The ‘Museum of Contemporary African Art’ is such a good-natured, warm glow-giving experience that it’s hard to think of it growing from a sense of frustration. But that’s how Meschac Gaba felt when, in 1997 while studying at the Rijksakademie in Amsterdam, he presented the first part of his project, which he describes as being ‘not a model… it's only a question’. Disgruntled by the lack of space for contemporary African art in Western museums, the Beninese artist began to assemble a series of sculptures and installations that challenge conceptions of what art from and about Africa might look like while asking pertinent questions about the apparent blind spots of Western cultural institutions.
By the time of its completion in 2002, Gaba’s museum had grown to twelve rooms, each a stealthy and humorous exploration of cultural exchange and value (there's lots of fake chicken and real money) filled with enough autobiographical material to make you feel like you’re sharing anecdotes with a pal rather than attending a lecture. In the Marriage Room, Gaba includes a video of his wedding – which took place at Amsterdam’s Stedelijk Museum in 2000. In the Library, there’s an audio recording of his life story.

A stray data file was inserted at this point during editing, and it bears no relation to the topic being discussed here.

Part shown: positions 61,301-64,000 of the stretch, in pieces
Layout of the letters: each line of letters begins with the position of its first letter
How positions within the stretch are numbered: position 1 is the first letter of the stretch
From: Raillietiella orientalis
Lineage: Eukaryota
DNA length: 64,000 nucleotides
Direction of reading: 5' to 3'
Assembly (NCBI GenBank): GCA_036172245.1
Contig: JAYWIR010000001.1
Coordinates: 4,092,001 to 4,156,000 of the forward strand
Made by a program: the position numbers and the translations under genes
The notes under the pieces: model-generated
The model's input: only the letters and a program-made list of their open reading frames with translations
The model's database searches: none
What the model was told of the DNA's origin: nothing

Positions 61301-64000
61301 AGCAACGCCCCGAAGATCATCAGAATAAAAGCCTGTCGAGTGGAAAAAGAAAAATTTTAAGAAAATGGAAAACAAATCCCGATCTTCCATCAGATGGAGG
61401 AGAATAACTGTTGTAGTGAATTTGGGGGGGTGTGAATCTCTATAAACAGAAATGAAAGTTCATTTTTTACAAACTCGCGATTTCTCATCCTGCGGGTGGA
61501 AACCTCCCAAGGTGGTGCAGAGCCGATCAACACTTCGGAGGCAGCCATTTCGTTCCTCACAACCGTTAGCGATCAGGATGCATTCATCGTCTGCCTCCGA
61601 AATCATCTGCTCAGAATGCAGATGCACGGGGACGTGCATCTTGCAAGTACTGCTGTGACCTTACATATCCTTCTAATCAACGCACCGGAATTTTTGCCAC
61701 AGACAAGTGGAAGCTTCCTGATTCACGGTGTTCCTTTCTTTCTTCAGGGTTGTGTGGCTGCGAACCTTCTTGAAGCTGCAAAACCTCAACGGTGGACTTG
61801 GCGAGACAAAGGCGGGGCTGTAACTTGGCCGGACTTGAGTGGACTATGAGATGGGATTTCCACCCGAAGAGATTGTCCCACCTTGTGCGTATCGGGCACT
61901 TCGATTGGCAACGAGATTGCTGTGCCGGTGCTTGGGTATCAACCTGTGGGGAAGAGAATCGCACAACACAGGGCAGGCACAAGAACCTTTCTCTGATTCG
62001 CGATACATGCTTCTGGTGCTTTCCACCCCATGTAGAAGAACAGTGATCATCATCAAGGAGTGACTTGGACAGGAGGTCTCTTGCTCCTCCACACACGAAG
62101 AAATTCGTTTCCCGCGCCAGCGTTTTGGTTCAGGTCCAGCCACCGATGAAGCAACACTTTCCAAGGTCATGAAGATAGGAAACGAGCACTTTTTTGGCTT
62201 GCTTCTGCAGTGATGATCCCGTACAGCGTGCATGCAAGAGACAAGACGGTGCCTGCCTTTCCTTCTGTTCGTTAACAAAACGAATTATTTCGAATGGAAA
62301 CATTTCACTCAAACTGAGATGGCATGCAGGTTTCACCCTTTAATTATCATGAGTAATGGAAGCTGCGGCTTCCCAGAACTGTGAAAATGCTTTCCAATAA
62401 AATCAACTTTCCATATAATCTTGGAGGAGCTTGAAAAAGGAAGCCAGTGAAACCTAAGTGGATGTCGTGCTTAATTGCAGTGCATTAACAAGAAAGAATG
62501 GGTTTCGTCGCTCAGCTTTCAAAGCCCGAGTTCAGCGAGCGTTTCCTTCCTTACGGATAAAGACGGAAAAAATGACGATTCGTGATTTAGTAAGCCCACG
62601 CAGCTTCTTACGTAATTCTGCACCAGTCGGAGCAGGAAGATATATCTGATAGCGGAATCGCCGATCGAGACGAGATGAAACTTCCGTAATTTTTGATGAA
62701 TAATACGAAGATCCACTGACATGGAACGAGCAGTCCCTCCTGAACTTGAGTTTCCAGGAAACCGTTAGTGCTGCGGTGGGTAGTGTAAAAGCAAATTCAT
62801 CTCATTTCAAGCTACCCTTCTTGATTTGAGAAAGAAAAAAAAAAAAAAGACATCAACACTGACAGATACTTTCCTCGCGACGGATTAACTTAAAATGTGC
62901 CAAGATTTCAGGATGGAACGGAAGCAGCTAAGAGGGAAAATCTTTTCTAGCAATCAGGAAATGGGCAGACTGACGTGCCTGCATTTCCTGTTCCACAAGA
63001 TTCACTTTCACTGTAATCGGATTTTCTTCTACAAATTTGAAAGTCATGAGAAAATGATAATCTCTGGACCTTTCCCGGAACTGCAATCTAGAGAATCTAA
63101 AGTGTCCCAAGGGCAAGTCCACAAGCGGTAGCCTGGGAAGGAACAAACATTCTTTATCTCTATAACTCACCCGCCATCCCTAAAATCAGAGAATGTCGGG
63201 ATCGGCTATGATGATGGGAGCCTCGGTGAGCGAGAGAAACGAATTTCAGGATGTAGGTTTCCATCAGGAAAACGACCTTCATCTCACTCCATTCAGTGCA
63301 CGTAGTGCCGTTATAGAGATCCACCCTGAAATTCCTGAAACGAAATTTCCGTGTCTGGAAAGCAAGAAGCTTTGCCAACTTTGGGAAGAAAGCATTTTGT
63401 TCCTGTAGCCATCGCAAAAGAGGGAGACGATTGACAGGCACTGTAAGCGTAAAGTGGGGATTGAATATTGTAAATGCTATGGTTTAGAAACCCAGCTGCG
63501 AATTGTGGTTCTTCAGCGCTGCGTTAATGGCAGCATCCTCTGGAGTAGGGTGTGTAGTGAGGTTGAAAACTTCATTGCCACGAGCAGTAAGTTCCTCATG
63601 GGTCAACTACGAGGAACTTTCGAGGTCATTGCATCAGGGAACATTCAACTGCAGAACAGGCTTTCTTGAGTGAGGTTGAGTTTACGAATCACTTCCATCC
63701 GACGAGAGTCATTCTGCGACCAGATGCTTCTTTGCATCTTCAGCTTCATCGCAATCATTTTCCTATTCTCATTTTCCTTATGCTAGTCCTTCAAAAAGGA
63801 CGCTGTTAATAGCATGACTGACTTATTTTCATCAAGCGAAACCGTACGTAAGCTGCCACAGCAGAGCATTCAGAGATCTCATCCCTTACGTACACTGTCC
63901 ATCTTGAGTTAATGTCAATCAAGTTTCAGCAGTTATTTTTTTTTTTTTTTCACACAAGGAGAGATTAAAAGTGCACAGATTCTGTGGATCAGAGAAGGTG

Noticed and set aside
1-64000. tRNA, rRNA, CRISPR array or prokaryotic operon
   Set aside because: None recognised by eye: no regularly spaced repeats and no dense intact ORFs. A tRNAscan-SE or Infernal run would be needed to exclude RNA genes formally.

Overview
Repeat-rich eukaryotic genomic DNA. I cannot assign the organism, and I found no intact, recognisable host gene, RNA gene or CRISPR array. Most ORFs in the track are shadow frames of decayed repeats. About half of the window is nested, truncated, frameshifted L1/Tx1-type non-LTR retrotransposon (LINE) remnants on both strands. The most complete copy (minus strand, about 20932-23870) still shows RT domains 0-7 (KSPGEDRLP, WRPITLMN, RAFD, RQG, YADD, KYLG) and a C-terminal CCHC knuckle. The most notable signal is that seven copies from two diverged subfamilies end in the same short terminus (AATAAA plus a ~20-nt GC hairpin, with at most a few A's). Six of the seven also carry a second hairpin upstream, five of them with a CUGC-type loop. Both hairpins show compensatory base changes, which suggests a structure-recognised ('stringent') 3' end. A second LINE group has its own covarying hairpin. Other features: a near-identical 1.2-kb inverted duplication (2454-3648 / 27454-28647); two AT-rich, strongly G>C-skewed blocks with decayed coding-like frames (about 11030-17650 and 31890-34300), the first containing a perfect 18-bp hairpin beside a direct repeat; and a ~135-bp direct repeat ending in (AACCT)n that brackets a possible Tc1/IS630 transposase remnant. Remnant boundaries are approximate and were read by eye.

This is the first time it has been show in its entirety in the UK, having been acquired by the Tate. Throughout, there’s plenty to keep you occupied. In the Architecture Room building blocks on a blue carpet invite budding designers to make a fantasy museum. In the Game Room you can rearrange African flags on a series of tabletop sliding puzzles, while on certain dates in the Art and Religion Room a tarot card reader is in attendance.
With so much available to pick up and play with, though, it’s slightly confusing that some of the most apparently interactive exhibits, like an oversize chess set, are off limits – and sensitively alarmed. Souvenir hunters may find The Museum Shop especially frustrating. While wooden pallets are stacked with bags, bangles and other desirable limited editions, what’s actually for sale is a more orthodox collection that includes mugs, T-shirts and books. While none of this detracts from the Museum of Contemporary African Art’s spirit, it tells us something about the success of the project and the compromises that can occur when a museum without a home finally finds one.